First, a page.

Mastering Multiplication with QR Code Task Cards

We're to the point in the year where my kids are rusty, but they still need to test their limits for a challenge.  With that thought in mind, I put together a few QR Codes activities for my kids.
So, here's my contribution to:

The first one is for the rusty kids.  In doing our Math 4 Today recently, I was seeing some regrouping errors and even some rounding problems.  So, the first set I made was this one!

Usually when I do task cards as a whole group activity, we play Scoot.  This time I decided to set up stations to rotate.  This set has 24 cards with 8 cards for each task that include:
  1. Rounding
  2. Addition w/ Regrouping
  3. Subtraction w/ Regrouping

Using a different answer document, the kids were allowed to choose a set to practice. Kids numbered their sheet inside the circles.  In this set, once you were finished with your 8 cards, the final card had a QR code to check the answers for the set worked on.  That really helped the kids share my cell phone pretty easily.  If more than one child wanted to work on the same set, it was fine since they could do the 8 cards in any order.  If you'd like to use this answer document with your own task cards, grab this quick download by clicking HERE.

I loved seeing how diligently they worked!  If there were errors, they would see me and we'd work it out together.  I have a better handle with these last days leading up to testing.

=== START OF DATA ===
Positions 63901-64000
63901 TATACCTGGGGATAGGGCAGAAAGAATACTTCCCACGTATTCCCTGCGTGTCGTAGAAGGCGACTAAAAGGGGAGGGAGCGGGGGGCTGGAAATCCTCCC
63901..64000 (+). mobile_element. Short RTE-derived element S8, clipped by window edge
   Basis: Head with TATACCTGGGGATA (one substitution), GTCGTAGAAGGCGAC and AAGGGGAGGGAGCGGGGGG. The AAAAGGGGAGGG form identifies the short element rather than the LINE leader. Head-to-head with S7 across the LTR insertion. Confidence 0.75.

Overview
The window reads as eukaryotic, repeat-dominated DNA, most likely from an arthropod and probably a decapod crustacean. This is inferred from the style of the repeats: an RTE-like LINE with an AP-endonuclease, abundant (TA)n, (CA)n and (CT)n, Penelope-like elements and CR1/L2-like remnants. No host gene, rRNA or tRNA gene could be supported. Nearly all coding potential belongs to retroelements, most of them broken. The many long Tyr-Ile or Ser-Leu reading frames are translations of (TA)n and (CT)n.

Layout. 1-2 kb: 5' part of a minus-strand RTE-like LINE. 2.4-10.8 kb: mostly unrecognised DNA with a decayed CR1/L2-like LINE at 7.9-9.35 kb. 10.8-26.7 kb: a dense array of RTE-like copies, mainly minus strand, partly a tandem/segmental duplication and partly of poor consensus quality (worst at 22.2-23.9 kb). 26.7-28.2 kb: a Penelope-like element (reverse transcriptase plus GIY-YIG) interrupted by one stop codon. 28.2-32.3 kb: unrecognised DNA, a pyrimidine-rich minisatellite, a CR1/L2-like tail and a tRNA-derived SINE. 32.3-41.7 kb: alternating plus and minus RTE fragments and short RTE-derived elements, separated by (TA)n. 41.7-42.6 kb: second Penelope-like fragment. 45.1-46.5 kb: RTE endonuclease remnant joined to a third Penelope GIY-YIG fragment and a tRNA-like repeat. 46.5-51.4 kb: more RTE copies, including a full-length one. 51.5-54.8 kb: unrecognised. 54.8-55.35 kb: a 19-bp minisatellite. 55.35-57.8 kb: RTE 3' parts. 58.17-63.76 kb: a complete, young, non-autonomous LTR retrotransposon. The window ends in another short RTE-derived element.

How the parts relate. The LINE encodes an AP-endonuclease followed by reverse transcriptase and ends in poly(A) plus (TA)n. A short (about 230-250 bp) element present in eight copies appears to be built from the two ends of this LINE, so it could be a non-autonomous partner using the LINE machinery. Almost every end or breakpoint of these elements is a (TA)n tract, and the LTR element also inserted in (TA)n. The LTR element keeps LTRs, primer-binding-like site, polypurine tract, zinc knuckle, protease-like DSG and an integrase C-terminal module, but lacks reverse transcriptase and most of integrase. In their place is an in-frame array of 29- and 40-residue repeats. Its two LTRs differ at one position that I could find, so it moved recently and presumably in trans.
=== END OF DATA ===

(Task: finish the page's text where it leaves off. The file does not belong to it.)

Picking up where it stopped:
The set I put together for enrichment really tests the strategies for my kids.  These are correlated for 4th grade CC, but within this differentiated set, there was a challenge to be found for everyone in my class near the end of the year. 

I created this 24 cards set to have sets of 8 cards that included:
  1. 2-digit by one digit multiplication
  2. 3-digit by one digit multiplication
  3. 2-digit by 2-digit multiplication

Some of my kids are using an area model to multiply, some are using the traditional method.  Either way, these task cards have a QR code on each one.  I expected my kids to complete fewer problems during their rotation, so again, sharing wasn't an issue when checking their work with my Ipad and Iphone.  
Again, the shorter answer document made it easier to focus on one skill at a time.

In all, it was a great way to use my task cards in a new way.  They loved getting up and moving around in rotations!

If you'd like to try this with your class, click on the links under the pictures above!   I'm gearing up my  store and my cart  (hope my hubby doesn't kill me!) for the big Teachers Pay Teacher Sale coming up this week.  I don't know about you, but I am already thinking about NEXT year!

Have a great Monday y'all!. 

1 comment

  1. One of my goals for next year is to incorporate QR codes more. Thanks for the inspiration to dig in!